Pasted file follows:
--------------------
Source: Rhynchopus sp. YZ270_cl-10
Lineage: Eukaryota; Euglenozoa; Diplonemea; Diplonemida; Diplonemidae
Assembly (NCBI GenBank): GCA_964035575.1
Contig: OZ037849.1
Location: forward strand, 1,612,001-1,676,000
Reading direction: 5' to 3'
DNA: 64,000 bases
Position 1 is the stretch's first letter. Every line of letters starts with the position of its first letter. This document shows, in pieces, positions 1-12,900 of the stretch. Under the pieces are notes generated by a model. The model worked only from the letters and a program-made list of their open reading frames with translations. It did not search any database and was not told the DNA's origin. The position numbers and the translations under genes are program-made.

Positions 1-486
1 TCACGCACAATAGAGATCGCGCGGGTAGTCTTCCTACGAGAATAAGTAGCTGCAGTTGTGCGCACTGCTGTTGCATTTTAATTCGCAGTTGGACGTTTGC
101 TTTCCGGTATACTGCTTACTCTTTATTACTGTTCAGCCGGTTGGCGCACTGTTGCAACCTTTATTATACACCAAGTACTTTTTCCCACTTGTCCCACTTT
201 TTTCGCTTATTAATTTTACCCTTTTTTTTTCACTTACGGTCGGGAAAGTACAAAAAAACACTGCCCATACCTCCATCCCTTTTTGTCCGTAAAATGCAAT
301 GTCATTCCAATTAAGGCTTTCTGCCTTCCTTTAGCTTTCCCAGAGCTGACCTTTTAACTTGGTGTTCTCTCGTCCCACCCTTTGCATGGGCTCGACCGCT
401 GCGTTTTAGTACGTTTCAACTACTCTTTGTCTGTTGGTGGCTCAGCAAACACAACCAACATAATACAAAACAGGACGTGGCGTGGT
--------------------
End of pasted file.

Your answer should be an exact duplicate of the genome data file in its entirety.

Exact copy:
Source: Rhynchopus sp. YZ270_cl-10
Lineage: Eukaryota; Euglenozoa; Diplonemea; Diplonemida; Diplonemidae
Assembly (NCBI GenBank): GCA_964035575.1
Contig: OZ037849.1
Location: forward strand, 1,612,001-1,676,000
Reading direction: 5' to 3'
DNA: 64,000 bases
Position 1 is the stretch's first letter. Every line of letters starts with the position of its first letter. This document shows, in pieces, positions 1-12,900 of the stretch. Under the pieces are notes generated by a model. The model worked only from the letters and a program-made list of their open reading frames with translations. It did not search any database and was not told the DNA's origin. The position numbers and the translations under genes are program-made.

Positions 1-486
1 TCACGCACAATAGAGATCGCGCGGGTAGTCTTCCTACGAGAATAAGTAGCTGCAGTTGTGCGCACTGCTGTTGCATTTTAATTCGCAGTTGGACGTTTGC
101 TTTCCGGTATACTGCTTACTCTTTATTACTGTTCAGCCGGTTGGCGCACTGTTGCAACCTTTATTATACACCAAGTACTTTTTCCCACTTGTCCCACTTT
201 TTTCGCTTATTAATTTTACCCTTTTTTTTTCACTTACGGTCGGGAAAGTACAAAAAAACACTGCCCATACCTCCATCCCTTTTTGTCCGTAAAATGCAAT
301 GTCATTCCAATTAAGGCTTTCTGCCTTCCTTTAGCTTTCCCAGAGCTGACCTTTTAACTTGGTGTTCTCTCGTCCCACCCTTTGCATGGGCTCGACCGCT
401 GCGTTTTAGTACGTTTCAACTACTCTTTGTCTGTTGGTGGCTCAGCAAACACAACCAACATAATACAAAACAGGACGTGGCGTGGT